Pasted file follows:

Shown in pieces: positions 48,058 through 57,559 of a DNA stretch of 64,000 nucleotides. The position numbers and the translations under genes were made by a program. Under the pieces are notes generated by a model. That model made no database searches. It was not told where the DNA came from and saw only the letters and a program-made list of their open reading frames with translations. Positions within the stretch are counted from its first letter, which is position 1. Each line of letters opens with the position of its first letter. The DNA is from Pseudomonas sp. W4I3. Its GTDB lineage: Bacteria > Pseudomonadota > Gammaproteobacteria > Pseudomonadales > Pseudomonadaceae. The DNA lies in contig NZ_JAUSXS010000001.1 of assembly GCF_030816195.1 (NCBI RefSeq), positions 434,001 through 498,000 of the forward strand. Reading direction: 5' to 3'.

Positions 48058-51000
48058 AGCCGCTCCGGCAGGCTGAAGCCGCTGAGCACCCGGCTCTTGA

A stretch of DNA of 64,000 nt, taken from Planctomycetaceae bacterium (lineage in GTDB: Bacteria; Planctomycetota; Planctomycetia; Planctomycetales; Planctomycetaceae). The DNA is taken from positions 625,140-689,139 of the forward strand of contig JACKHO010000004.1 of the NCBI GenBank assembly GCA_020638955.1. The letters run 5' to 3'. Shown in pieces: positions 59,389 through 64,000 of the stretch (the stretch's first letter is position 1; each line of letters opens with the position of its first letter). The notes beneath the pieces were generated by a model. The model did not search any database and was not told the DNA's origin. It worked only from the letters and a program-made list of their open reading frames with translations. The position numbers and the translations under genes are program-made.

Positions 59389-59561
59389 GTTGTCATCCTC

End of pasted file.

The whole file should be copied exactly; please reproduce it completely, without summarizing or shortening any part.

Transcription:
Shown in pieces: positions 48,058 through 57,559 of a DNA stretch of 64,000 nucleotides. The position numbers and the translations under genes were made by a program. Under the pieces are notes generated by a model. That model made no database searches. It was not told where the DNA came from and saw only the letters and a program-made list of their open reading frames with translations. Positions within the stretch are counted from its first letter, which is position 1. Each line of letters opens with the position of its first letter. The DNA is from Pseudomonas sp. W4I3. Its GTDB lineage: Bacteria > Pseudomonadota > Gammaproteobacteria > Pseudomonadales > Pseudomonadaceae. The DNA lies in contig NZ_JAUSXS010000001.1 of assembly GCF_030816195.1 (NCBI RefSeq), positions 434,001 through 498,000 of the forward strand. Reading direction: 5' to 3'.

Positions 48058-51000
48058 AGCCGCTCCGGCAGGCTGAAGCCGCTGAGCACCCGGCTCTTGA

A stretch of DNA of 64,000 nt, taken from Planctomycetaceae bacterium (lineage in GTDB: Bacteria; Planctomycetota; Planctomycetia; Planctomycetales; Planctomycetaceae). The DNA is taken from positions 625,140-689,139 of the forward strand of contig JACKHO010000004.1 of the NCBI GenBank assembly GCA_020638955.1. The letters run 5' to 3'. Shown in pieces: positions 59,389 through 64,000 of the stretch (the stretch's first letter is position 1; each line of letters opens with the position of its first letter). The notes beneath the pieces were generated by a model. The model did not search any database and was not told the DNA's origin. It worked only from the letters and a program-made list of their open reading frames with translations. The position numbers and the translations under genes are program-made.

Positions 59389-59561
59389 GTTGTCATCCTC